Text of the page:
Hello, I do not succeed in lauching mpiexec. I'm working with Intel Fortran Compiler 11.1, and Intel parallel studio XE 2015, on windows 7. In fact I'm using mpiexec to launch a hydraulic simulation with TELEMAC software (http://www.opentelemac.org). This software uses for parallel simulation MPICH2. When I launch the command "mpiexec -n 4 xxx.exe", I'm asking to give my Account and my password. Is this password the password of the user of the computer? Or is it a password given by Intel with the installation? Sorry my question is maybe not clear, but I'm a beginner in this field. Olivier
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  • What are some key things I can learn about my program using Intel® Trace Analyzer and Collector?
  • The Intel Trace Analyzer and Collector is a graphical tool used primarily for MPI-based programs. It helps you understand your application's behavior across its full runtime. It can help find temporal dependencies in your code and communication bottlenecks across the MPI ranks. It also checks the correctness of your application and points you to potential programming errors, buffer overlaps, and deadlocks.

  • Will Intel Trace Analyzer and Collector only work with Intel MPI Library?
  • No, the Intel Trace Analyzer and Collector support all major MPICH2-based implementations. If you're wondering whether your MPI library can be profiled using the Intel Trace Analyzer and Collector, you can run a simple ABI-compatibility check by compiling the provided mpiconstants.c file and verifying the values with the ones provided in the Intel Trace Collector Reference Guide..

  • Can Intel Trace Analyzer and Collector be used on applications for Intel® Many Integrated Core Architecture (Intel® MIC Architecture)?
  • Yes, Intel MIC Architecture is fully supported by the Intel Trace Analyzer and Collector.

  • What file and directory permissions are required to use Intel Trace Analyzer and Collector?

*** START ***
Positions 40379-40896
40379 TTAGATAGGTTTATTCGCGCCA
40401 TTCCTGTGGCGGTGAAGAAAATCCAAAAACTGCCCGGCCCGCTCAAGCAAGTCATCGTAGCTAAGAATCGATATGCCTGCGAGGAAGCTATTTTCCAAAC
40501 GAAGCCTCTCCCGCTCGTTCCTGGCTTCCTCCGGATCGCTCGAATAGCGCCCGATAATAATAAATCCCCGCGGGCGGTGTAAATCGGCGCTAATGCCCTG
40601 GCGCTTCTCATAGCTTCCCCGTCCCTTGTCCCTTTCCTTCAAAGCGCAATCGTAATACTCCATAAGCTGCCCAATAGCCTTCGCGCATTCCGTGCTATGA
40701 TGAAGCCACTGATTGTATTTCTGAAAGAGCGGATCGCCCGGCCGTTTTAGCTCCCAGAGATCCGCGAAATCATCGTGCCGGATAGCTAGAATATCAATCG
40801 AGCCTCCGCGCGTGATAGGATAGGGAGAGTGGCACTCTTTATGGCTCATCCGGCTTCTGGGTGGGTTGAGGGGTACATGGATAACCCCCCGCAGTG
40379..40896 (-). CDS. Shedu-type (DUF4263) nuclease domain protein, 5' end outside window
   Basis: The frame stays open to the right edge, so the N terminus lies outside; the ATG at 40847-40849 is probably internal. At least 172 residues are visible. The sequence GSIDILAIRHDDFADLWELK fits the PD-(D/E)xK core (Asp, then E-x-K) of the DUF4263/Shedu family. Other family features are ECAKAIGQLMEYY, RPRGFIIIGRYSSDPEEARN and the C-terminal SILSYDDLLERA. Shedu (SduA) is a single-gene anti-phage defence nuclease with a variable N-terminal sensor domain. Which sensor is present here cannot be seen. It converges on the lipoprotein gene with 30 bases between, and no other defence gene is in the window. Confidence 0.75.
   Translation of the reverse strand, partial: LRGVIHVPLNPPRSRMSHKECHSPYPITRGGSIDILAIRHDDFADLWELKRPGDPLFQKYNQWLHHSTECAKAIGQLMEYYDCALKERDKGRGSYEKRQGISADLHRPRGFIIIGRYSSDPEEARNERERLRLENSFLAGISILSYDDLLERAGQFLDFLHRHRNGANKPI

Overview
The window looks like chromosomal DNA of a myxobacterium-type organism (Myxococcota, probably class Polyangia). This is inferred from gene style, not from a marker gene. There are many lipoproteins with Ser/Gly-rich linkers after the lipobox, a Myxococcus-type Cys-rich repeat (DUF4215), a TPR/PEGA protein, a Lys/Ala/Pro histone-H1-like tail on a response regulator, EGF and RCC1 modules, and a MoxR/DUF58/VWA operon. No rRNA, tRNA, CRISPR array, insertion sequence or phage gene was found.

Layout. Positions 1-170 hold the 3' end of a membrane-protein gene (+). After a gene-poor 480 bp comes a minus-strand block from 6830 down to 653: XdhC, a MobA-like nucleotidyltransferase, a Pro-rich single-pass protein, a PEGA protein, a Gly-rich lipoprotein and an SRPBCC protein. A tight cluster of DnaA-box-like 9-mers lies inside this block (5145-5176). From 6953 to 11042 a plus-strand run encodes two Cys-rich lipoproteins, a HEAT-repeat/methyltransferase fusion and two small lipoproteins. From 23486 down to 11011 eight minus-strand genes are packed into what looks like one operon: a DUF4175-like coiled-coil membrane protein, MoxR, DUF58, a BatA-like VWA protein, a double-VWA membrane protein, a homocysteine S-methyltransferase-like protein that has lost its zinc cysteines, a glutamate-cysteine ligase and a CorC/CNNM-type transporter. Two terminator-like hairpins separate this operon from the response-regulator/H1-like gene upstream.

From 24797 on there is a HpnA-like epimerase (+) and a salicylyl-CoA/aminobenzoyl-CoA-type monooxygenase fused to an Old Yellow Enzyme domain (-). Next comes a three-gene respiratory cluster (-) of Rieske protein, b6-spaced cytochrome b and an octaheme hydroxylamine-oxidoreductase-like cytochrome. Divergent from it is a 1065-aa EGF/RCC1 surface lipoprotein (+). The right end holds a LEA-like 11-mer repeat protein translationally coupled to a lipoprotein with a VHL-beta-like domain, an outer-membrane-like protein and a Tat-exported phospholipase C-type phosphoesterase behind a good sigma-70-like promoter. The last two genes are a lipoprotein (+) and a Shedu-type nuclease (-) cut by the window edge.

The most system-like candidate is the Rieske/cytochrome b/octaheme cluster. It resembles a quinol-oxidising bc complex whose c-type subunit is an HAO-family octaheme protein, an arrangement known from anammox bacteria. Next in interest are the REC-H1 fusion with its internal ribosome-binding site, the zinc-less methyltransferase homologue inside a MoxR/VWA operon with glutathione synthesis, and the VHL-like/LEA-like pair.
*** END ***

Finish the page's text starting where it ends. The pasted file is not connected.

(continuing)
• You do not need to install special drivers, kernels, or acquire extra permissions. Simply install the Intel Trace Analyzer and Collector in the $HOME directory and link it with your application of choice from there.

  • Should I recompile/relink my application to collect information?
  • It depends on your application. For Windows* OS, you have to relink your application by using the –trace link-time flag.

    For Linux* OS (and if your application is dynamically linked), you do not need to relink or recompile. Simply use the –trace option at runtime (for example: mpirun –trace).

  • How do I control which part of my application should be profiled?
  • The Intel Trace Collector provides several options to control the data collection. By default, only information about MPI calls is collected. If you'd like to filter which MPI calls should be traced, create a configuration file and set the VT_CONFIG environment variable.

    If you'd like to expand the information collected beyond MPI and include all user-level routines, recompile your application with the –tcollect switch available as part of the Intel® Compilers. In this case, Intel Trace Collector will gather information about all routines in the application, not just MPI. You can similarly filter this via the –tcollect-filter compiler option.

    If you'd like to be explicit about which parts of the code should be profiled, use the Intel Trace Collector API calls. You can manually turn tracing on and off via a quick API call.

    For more Information on all of these methods, refer to the Intel Trace Collector Reference Guide..

  • What file format is the trace data collected in?
  • Intel Trace Collector stores all collected data in Structured Tracefile Format (STF) which allows for better scalability across both time and processes. For more details, refer to the "Structured Tracefile Format" section of Intel Trace Collector Reference Guide.